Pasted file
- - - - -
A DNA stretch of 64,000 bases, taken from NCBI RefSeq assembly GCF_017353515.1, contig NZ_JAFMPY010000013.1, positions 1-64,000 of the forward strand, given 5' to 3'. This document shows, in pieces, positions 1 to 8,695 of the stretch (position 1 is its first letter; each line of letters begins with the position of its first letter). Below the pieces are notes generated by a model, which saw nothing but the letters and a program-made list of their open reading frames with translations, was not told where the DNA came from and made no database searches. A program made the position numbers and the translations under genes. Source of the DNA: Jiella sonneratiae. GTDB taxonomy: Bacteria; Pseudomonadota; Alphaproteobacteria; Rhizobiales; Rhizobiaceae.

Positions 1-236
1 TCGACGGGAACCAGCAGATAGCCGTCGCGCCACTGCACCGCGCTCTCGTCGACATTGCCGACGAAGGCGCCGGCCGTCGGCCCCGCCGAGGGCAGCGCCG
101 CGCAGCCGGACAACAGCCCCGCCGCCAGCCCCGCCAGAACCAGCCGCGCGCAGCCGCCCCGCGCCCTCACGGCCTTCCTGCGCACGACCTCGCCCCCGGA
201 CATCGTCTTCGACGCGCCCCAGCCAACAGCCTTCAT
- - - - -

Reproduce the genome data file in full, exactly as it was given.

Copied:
A DNA stretch of 64,000 bases, taken from NCBI RefSeq assembly GCF_017353515.1, contig NZ_JAFMPY010000013.1, positions 1-64,000 of the forward strand, given 5' to 3'. This document shows, in pieces, positions 1 to 8,695 of the stretch (position 1 is its first letter; each line of letters begins with the position of its first letter). Below the pieces are notes generated by a model, which saw nothing but the letters and a program-made list of their open reading frames with translations, was not told where the DNA came from and made no database searches. A program made the position numbers and the translations under genes. Source of the DNA: Jiella sonneratiae. GTDB taxonomy: Bacteria; Pseudomonadota; Alphaproteobacteria; Rhizobiales; Rhizobiaceae.

Positions 1-236
1 TCGACGGGAACCAGCAGATAGCCGTCGCGCCACTGCACCGCGCTCTCGTCGACATTGCCGACGAAGGCGCCGGCCGTCGGCCCCGCCGAGGGCAGCGCCG
101 CGCAGCCGGACAACAGCCCCGCCGCCAGCCCCGCCAGAACCAGCCGCGCGCAGCCGCCCCGCGCCCTCACGGCCTTCCTGCGCACGACCTCGCCCCCGGA
201 CATCGTCTTCGACGCGCCCCAGCCAACAGCCTTCAT